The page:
Medicine Prescribing Preference and Patient Adherence: Perspectives of Indian Medical Practitioners

    Published on:24th Jul, 2015
    Journal of Young pharmacists, 2015; 7(4s):446-454
    Original Article | doi:10.5530/jyp.2015.4s.6

    Ahmed Nawaz Khan1*, Anupriya Kaur2 , Roop Krishen Khar3 and Sadaf Khanam4

    1Department of Pharmacy, Jaypee University of Information Technology, Waknaghat, Solan-173234, India.

    2Department of Humanities and Social Sciences, Jaypee University of Information Technology, Waknaghat, Solan-173234, India.

    3Department of Pharmaceutics, B. S. Anangpuria Institute of Pharmacy, Alampur, Faridabad-121001, India. 

    4Research Division, Lifean Healthcare LLP, Deoband, Saharanpur-247554, India.


    Background: Indian Pharmaceutical market is well known for generic medicines and the government also promotes them due to their affordability. These medicines are manufactured by big, medium and small size companies and their quality are generally checked by analytical methods though real evaluation of medicines can only be ensure by medical practitioners (MP) who prescribe them which is based on therapeutic responses and adverse effects they notice. Perspectives of MP about prescribed medicines, price, therapeutic responses, adverse effects and their awareness about different interactions are valuable and may initiate for better treatment and healthcare system. Method: A survey of 111 MP was conducted on one to one basis in a form of questionnaire. Frequency, percentage, Chi square and Friedman test were applied to check the association and rank between different attributes. Results: Branded generic is preferred over innovator branded generic and generic by 63.1% of MP because 64.9% believe it has good therapeutic response and 68% experienced it has mild adverse effects while only 0.9% assumed it has high adverse effect. Only generic considered as highly affordable but it is prescribed moderately or less preferably. Self study is the main source of medicine information for MP but all of them do not have excellent or good drug-drug and drug-food interactions knowledge. Patients only adhere to their 70-90%, 40-60% and 10-30% instructions according to 33.3%, 45.9% and 16.2% MP respectively. Conclusion: There is excessive demand of high quality generic products for better safety of patients irrespective of its affordability. Efficient training programs are required for some MP to improve average interactions knowledge. Patient non-adherence needs prior attention by implementing patient involvement in treatment decision and educating them.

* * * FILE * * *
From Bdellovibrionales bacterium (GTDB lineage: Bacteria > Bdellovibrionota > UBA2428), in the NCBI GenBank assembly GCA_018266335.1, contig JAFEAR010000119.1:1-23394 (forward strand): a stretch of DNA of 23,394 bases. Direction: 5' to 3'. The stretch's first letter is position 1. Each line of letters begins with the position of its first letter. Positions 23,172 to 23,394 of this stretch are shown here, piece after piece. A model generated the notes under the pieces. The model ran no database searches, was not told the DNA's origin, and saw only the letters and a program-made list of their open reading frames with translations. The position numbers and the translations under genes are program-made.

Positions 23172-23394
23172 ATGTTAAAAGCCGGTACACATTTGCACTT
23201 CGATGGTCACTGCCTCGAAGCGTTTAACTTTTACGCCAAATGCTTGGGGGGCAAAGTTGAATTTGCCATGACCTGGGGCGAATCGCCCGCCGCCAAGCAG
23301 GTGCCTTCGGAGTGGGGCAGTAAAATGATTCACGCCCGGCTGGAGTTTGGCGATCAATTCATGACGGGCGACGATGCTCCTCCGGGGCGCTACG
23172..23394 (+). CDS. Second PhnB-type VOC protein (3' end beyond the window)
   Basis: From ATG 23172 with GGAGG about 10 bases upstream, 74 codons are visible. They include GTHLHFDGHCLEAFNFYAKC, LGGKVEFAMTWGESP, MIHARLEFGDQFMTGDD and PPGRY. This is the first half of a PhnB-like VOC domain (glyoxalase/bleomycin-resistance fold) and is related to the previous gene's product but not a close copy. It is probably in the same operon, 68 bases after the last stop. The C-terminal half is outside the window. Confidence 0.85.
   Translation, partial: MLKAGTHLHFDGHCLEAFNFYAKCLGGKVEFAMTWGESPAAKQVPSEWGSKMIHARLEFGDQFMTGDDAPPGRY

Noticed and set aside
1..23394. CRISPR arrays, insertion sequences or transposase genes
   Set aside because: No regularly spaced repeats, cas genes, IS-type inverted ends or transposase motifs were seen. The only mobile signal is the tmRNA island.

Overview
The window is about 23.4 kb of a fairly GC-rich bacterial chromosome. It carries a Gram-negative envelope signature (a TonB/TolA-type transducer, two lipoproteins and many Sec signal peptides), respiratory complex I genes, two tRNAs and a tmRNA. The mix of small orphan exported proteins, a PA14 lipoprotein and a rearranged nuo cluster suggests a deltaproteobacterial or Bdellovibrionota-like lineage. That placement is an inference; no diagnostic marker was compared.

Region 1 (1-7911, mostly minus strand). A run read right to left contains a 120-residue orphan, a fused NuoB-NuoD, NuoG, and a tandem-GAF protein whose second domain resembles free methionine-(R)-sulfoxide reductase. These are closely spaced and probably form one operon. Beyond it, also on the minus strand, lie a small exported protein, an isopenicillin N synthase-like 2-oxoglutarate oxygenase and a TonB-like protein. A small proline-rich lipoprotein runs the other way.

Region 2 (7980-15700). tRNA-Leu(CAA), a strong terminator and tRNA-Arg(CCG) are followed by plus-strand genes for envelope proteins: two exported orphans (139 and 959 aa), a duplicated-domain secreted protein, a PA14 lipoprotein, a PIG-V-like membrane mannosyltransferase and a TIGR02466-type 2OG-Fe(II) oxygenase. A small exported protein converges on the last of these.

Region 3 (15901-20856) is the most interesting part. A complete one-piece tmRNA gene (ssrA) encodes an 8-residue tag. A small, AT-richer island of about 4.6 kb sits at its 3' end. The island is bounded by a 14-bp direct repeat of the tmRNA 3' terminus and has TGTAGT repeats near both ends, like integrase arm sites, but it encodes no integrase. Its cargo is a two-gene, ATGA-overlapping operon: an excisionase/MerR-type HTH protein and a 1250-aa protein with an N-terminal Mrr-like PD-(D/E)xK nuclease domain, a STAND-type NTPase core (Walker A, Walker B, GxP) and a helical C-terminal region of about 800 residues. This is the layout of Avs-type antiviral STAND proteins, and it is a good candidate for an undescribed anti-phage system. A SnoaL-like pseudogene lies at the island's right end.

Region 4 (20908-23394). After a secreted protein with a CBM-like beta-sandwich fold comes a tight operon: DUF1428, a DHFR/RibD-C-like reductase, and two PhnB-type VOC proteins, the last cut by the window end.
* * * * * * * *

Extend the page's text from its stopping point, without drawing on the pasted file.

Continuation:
Key words: Doctor, Generic, Healthcare, Medicine, Medical practitioner, Patient adherence.

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